Hialeah apartment building deemed unsafe after partial collapse

15 families were displaced after a walkway collapsed in a Hialeah apartment building Monday morning.

HIALEAH, Fla. – A Hialeah apartment building has been deemed unsafe after a partial structural collapse Monday morning, officials said.

Crews responded to the small apartment building, located at 2350 Palm Ave., across from Hialeah Park Casino, at around 10 a.m.

The damage appeared to stem from the underside of a second-floor exterior walkway.

It came crashing to the ground, but no one was hurt.

Mariela Campos, who lives in the building, said she noticed large cracks on the underside of the second-floor exterior walkway, went inside to take a shower and then heard the walkway collapse.

Speaking to local reporters in Spanish, she said she ran outside in her flip-flops and saw the damage. Soon after, first responders began to evacuate the building.

“Thank God some of the elderly people, or the young lady with her child weren’t outside when this happened,” Hialeah Mayor Esteban Bovo said. “It looks like a heavy structure that fell down and it could’ve been catastrophic, so from that we count our blessings.”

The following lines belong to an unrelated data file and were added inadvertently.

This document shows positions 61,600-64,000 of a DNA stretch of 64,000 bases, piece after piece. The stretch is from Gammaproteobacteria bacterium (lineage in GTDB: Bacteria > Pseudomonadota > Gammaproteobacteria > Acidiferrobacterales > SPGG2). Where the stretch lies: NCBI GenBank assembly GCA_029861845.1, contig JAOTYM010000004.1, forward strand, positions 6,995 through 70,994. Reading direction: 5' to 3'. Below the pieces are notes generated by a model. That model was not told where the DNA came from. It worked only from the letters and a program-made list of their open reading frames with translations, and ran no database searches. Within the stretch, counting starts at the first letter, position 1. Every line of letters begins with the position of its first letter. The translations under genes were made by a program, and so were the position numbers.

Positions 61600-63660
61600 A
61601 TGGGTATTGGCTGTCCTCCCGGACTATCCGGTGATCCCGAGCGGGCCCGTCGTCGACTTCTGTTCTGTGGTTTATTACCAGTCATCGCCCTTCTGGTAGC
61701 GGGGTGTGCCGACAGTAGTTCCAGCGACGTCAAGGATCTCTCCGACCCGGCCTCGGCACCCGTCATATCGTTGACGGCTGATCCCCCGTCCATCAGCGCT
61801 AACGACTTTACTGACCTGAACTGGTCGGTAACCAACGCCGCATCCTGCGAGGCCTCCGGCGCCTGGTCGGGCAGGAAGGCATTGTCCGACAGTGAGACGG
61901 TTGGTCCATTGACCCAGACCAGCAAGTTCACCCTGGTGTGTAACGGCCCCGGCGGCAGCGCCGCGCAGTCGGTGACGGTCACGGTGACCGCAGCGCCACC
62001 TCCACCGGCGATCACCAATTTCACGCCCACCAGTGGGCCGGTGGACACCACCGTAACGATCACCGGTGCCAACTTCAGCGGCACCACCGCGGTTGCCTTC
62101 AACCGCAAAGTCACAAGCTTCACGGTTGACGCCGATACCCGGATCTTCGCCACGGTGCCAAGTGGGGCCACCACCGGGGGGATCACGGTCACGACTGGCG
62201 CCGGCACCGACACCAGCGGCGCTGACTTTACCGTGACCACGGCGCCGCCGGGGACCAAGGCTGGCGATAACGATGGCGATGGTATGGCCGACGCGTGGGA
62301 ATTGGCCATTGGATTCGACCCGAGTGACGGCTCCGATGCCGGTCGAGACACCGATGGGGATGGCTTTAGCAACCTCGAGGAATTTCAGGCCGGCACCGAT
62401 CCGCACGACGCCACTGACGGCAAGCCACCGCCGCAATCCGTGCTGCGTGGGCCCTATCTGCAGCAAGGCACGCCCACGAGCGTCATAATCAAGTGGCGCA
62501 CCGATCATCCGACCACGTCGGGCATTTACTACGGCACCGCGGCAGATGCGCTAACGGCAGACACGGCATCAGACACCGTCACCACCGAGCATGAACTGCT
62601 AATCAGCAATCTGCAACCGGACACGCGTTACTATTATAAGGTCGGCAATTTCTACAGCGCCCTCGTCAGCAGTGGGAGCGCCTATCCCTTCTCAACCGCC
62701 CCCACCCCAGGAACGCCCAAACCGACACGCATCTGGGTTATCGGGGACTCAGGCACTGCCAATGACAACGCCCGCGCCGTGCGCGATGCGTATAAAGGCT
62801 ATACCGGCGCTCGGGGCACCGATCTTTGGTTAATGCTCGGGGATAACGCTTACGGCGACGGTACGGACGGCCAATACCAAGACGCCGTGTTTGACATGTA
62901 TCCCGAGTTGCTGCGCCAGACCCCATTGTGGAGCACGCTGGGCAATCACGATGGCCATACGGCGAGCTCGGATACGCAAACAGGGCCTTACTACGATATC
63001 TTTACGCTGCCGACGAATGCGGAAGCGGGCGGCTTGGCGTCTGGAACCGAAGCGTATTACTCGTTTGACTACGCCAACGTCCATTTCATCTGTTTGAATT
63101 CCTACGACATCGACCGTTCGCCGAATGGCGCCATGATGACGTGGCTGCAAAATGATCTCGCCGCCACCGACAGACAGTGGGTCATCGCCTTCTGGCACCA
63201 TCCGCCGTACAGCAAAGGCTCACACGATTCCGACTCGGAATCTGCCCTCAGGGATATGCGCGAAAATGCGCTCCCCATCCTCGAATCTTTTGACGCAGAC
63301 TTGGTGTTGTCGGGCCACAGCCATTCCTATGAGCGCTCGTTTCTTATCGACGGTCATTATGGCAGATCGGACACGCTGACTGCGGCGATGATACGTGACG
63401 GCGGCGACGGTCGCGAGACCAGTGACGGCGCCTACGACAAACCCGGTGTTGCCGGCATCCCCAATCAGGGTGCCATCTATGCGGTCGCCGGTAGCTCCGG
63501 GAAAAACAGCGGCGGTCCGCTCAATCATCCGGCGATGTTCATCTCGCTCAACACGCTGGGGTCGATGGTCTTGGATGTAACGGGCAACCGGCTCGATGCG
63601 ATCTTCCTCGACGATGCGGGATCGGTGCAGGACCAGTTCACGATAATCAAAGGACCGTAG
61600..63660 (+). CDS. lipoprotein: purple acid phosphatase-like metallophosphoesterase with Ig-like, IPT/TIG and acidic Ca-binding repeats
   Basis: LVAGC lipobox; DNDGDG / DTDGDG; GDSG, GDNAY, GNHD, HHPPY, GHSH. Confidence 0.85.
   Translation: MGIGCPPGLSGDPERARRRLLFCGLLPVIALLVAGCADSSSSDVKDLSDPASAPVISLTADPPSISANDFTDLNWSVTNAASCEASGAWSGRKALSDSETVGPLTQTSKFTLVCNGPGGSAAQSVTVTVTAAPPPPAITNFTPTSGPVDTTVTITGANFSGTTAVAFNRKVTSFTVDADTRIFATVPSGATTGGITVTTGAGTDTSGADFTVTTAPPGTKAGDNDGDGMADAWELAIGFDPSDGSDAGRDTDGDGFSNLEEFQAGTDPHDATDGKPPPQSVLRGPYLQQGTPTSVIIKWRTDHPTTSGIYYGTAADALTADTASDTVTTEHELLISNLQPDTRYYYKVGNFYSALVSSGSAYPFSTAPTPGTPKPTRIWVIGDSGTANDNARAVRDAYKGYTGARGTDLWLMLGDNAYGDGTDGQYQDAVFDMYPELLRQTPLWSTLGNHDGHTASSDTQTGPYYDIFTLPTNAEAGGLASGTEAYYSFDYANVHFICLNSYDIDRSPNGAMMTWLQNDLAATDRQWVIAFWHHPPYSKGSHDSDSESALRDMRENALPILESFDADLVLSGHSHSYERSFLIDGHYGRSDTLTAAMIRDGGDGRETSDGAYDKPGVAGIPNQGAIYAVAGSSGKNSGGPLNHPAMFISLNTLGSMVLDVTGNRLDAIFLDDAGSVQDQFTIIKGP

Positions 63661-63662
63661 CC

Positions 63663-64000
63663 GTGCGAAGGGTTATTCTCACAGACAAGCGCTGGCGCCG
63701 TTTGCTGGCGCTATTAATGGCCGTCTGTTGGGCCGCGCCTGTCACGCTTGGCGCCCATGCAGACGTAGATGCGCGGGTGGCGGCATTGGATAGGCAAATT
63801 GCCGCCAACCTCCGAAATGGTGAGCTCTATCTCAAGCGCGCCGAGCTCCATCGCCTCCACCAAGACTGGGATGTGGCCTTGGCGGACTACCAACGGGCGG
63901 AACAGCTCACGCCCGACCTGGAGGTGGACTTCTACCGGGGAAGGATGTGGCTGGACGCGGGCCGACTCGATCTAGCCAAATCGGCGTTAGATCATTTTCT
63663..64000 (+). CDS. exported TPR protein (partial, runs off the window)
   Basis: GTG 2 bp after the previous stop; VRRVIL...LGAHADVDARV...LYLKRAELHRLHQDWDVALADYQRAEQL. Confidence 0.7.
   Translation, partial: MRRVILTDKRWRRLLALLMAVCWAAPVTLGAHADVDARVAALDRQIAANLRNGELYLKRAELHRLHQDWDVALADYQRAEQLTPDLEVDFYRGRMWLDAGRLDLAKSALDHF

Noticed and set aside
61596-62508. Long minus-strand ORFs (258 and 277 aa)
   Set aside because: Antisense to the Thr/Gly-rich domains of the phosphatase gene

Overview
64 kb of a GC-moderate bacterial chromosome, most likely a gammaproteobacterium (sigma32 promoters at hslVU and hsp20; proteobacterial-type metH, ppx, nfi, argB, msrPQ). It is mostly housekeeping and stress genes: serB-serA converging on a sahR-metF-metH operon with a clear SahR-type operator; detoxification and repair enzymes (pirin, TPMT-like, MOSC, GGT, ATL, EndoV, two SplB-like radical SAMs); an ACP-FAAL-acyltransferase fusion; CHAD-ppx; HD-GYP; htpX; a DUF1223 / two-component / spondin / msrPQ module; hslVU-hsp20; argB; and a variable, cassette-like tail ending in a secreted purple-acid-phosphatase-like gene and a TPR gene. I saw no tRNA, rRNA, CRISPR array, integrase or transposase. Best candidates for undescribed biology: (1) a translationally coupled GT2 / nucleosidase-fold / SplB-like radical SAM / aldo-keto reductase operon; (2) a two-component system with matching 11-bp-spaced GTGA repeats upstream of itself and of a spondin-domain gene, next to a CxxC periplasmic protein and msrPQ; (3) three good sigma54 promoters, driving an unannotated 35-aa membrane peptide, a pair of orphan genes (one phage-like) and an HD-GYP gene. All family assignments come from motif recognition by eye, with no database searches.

Families living in all 15 units have been evacuated.

The American Red Cross is assisting the displaced families.

“We’re working on trying to get the families that are displaced a place to stay,” Hialeah Fire Department District Chief David Rodriguez said. “The owner is also here, so everyone is trying to work together to try to figure out what happened and how this situation is going to get rectified.”

Bovo said the six-decade-old building is well-maintained and passed a recertification in 2018.

“Clearly, there is some damage here that either happened since that certification or just wasn’t caught at the certification and that’s something that we’re going to be looking at in our building department,” he said.

Bovo said he will be working with Miami-Dade County to see if more needs to be done for older buildings.

“Maybe there should be another level of inspection, because as time goes by, these buildings become, their life expectancy, you need to keep giving it tender loving care,” he said.

About the Authors:

Ian Margol joined the Local 10 News team in July 2016 as a general assignment reporter. Born in Miami Beach and raised in Broward County, Ian is thrilled to be back home in South Florida.

Chris Gothner joined the Local 10 News team in 2022 as a Digital Journalist.